Jamaica dope test flaws

Jamaican sprinter Veronica Campbell-Brown.
AP Photo/Kevork Djansezian
AP Photo/Kevork Djansezian

The Jamaican Anti-Doping Commission (JADC) has conceded that some procedures carried out while collecting samples for testing last year were not consistent with the World Anti-Doping Agency (WADA).

The statement came after the Court of Arbitration for Sport (CAS) slammed Jamaica over blatant flaws in the dope test collection procedures of Jamaican sprinter Veronica Campbell-Brown, who was banned for two years for a positive test for the diuretic HCT after competing in a national meeting in Kingston Jamaica on May 4, 2013.

The Court of Arbitration released its full report explaining the decision to uphold the three-time Olympic gold medalist’s appeal against the two-year doping ban.

The runner was cleared by CAS in late February, but the reasons have not been released until now.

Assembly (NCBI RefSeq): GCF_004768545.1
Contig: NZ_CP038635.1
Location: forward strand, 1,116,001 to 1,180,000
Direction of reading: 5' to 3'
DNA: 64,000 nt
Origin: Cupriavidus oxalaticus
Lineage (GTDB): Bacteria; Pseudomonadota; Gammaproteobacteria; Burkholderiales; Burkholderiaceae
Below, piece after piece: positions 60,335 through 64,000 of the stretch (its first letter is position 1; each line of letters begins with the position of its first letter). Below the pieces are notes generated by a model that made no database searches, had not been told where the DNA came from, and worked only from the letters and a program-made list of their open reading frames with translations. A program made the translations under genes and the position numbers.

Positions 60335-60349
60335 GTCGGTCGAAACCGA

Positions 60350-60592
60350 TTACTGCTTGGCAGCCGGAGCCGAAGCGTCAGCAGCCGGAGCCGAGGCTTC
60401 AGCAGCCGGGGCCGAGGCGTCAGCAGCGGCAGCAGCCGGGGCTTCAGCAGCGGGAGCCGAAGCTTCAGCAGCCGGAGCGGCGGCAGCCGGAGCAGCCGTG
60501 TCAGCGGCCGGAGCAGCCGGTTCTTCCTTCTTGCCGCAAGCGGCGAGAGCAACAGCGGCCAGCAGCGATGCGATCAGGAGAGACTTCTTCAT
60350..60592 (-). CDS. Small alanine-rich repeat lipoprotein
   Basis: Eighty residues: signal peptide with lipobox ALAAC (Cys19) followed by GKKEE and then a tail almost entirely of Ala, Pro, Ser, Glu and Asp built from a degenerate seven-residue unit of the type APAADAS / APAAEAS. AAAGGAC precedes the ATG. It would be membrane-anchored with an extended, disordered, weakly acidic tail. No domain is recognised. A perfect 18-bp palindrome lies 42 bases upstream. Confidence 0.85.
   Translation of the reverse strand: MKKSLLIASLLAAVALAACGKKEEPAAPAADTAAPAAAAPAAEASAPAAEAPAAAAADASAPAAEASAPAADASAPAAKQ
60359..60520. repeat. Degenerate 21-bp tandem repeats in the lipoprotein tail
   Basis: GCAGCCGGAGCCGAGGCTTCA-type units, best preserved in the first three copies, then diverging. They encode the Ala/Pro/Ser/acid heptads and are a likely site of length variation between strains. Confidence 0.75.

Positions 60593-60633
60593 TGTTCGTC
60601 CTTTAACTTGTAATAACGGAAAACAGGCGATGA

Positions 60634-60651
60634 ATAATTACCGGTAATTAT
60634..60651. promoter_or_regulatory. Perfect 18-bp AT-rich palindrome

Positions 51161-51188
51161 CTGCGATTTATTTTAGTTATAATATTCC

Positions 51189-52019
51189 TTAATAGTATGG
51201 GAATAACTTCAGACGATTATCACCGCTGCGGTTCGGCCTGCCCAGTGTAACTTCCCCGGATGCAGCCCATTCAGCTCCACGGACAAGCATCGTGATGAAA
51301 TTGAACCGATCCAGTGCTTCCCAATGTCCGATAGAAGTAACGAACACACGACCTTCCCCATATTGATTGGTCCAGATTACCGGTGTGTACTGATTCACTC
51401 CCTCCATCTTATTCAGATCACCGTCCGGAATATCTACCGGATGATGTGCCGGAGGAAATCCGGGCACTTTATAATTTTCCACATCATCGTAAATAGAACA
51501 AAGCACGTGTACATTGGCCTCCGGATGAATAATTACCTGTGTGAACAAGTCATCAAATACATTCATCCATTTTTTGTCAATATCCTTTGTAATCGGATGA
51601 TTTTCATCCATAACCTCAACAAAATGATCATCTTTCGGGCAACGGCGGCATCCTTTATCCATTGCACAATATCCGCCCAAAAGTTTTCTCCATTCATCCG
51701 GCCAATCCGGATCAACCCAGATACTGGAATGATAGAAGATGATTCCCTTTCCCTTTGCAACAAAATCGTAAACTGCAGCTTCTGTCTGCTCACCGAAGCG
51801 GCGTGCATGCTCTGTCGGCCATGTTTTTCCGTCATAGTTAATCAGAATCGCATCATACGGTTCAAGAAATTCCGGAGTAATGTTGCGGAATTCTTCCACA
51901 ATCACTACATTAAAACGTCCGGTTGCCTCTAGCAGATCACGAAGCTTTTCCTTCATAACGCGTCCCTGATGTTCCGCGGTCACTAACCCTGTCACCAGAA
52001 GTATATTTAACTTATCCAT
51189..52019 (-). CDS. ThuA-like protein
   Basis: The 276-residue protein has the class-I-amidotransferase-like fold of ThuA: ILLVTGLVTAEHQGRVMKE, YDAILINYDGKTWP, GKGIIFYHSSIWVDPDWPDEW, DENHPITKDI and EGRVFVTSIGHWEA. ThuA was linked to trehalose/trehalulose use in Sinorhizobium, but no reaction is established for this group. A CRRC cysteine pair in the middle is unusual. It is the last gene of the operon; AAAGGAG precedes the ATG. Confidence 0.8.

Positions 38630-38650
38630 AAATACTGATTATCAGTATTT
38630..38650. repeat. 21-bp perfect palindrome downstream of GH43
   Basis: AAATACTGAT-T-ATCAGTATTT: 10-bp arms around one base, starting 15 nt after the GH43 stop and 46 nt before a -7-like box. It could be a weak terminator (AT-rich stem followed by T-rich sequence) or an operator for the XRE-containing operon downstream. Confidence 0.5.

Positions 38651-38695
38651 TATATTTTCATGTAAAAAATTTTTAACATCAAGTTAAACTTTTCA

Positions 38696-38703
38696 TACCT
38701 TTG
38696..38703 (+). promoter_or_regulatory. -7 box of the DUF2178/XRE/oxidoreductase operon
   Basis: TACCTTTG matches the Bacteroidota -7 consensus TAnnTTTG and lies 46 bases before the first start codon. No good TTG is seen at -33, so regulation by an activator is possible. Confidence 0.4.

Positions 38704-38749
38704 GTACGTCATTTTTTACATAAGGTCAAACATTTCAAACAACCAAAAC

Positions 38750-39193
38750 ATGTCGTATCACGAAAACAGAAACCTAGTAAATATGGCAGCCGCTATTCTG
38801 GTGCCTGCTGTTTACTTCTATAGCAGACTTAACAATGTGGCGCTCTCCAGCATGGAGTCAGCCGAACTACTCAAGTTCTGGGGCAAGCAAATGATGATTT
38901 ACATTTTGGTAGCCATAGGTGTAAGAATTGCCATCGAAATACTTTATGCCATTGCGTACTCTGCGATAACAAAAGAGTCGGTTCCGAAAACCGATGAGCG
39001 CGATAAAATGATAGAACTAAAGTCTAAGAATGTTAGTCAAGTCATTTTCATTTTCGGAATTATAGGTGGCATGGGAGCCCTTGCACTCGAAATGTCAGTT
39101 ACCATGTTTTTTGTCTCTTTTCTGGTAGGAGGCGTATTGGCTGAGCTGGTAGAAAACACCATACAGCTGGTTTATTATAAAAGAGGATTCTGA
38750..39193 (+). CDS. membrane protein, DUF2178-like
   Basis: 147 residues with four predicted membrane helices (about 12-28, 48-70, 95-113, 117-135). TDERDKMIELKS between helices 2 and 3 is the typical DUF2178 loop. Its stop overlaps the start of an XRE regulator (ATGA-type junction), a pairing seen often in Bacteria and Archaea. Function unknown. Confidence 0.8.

The sports highest appeals body said because of flaws in the test collection procedures and possible “environmental contamination.”

The CAS panel outlined “deplorable” mistakes by Jamaican athletes and anti-doping officials in the collection of the athlete’s first partial sample. CAS said the errors could have led to the sample being contaminated by water or sweat containing a banned substance.

The athlete, who denied intentionally taking a banned substance, was initially suspended provisionally by the IAAF and unable to defend her 200-metre title at the world championships in Moscow last September. The Jamaican disciplinary panel ruled that she had not committed a doping violation and gave her only a reprimand.

The International Association of Athletes Federations contested the finding and ordered the Jamaican federation to impose a two-year suspension.

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